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Categories > Diet and Nutrition > Vitamins, minerals and herbs

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Are you getting your daily D?
Vitamin D delivers good health

» What is vitamin D and why is it important?

» Who needs to worry about getting enough vitamin D?

» How much vitamin D do I need?

» Where can I get vitamin D?

» How do I know whether I’m deficient?

You take a multivitamin, so you assume you’re getting enough vitamin D, the vitamin critical for bone health. But if you’re over age 50, your body’s less able to absorb and use vitamin D, and a deficiency could increase your risk for fractures.

Consider the answers to questions about vitamin D’s effect on your health.

What is vitamin D and why is it important?

Vitamin D is a fat-soluble vitamin found in food and made by your body after sun exposure. Vitamin D promotes calcium absorption, keeps your bones and muscles strong and may boost your immune system and prevent certain cancers.

Who needs to worry about getting enough vitamin D?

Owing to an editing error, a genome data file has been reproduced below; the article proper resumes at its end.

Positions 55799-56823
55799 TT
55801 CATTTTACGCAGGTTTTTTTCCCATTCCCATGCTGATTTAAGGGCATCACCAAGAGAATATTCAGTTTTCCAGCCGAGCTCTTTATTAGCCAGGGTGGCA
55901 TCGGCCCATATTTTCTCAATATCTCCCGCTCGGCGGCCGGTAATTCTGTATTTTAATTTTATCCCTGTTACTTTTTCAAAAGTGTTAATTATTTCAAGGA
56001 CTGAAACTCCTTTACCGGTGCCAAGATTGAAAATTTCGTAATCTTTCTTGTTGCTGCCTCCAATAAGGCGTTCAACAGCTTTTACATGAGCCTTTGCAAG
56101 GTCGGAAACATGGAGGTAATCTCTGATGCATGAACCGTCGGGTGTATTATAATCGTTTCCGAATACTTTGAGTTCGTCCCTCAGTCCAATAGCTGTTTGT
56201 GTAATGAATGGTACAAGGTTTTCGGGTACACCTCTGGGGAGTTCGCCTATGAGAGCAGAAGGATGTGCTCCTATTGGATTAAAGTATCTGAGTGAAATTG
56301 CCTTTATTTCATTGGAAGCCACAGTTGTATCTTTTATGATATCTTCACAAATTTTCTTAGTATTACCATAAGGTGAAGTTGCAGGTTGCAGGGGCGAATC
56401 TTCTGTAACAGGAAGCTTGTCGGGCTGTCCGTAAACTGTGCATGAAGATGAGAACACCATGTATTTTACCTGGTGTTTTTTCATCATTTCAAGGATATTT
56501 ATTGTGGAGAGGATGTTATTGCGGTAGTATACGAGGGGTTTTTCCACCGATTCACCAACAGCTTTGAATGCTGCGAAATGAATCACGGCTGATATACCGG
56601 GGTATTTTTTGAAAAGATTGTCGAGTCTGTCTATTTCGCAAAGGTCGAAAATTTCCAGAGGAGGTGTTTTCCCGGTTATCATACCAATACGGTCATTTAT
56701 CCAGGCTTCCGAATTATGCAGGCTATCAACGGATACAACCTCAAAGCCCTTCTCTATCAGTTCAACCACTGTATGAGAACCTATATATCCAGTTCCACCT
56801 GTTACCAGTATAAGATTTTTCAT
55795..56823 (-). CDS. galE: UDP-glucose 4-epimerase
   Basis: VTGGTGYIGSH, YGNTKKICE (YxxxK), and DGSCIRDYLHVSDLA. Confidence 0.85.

You may not get enough vitamin D if you:

  • get limited sun exposure
  • don’t consume enough vitamin D–rich foods
  • are African-American or have dark skin
  • are over age 50

How much vitamin D do I need?

The Institute of Medicine recommends 400 IU a day for adults ages 51 to 69 and 600 IU for adults 70 and older. Warning: Consuming more than 2,000 IU of vitamin D could lead to digestive disturbances, confusion, abnormal heart rhythms and impaired kidney function.

Where can I get vitamin D?

A glass of fortified milk gives you 98 IU of vitamin D. Other good food sources are fatty fish like salmon, sardines and mackerel and fortified cereals, margarine and orange juice. A tablespoon of cod liver oil provides a whopping 1,360 IU of vitamin D. Your body can form active vitamin D from 10 to 15 minutes of sunlight twice a week to the hands, arms, face or back without sunscreen—but don’t stay out any longer without applying protection.

How do I know whether I’m deficient?

Bone pain and muscle weakness may indicate a deficiency, but symptoms can be too subtle to tell. If you’re concerned, ask your healthcare provider about getting a blood test to measure vitamin D levels and find out whether you need a supplement.


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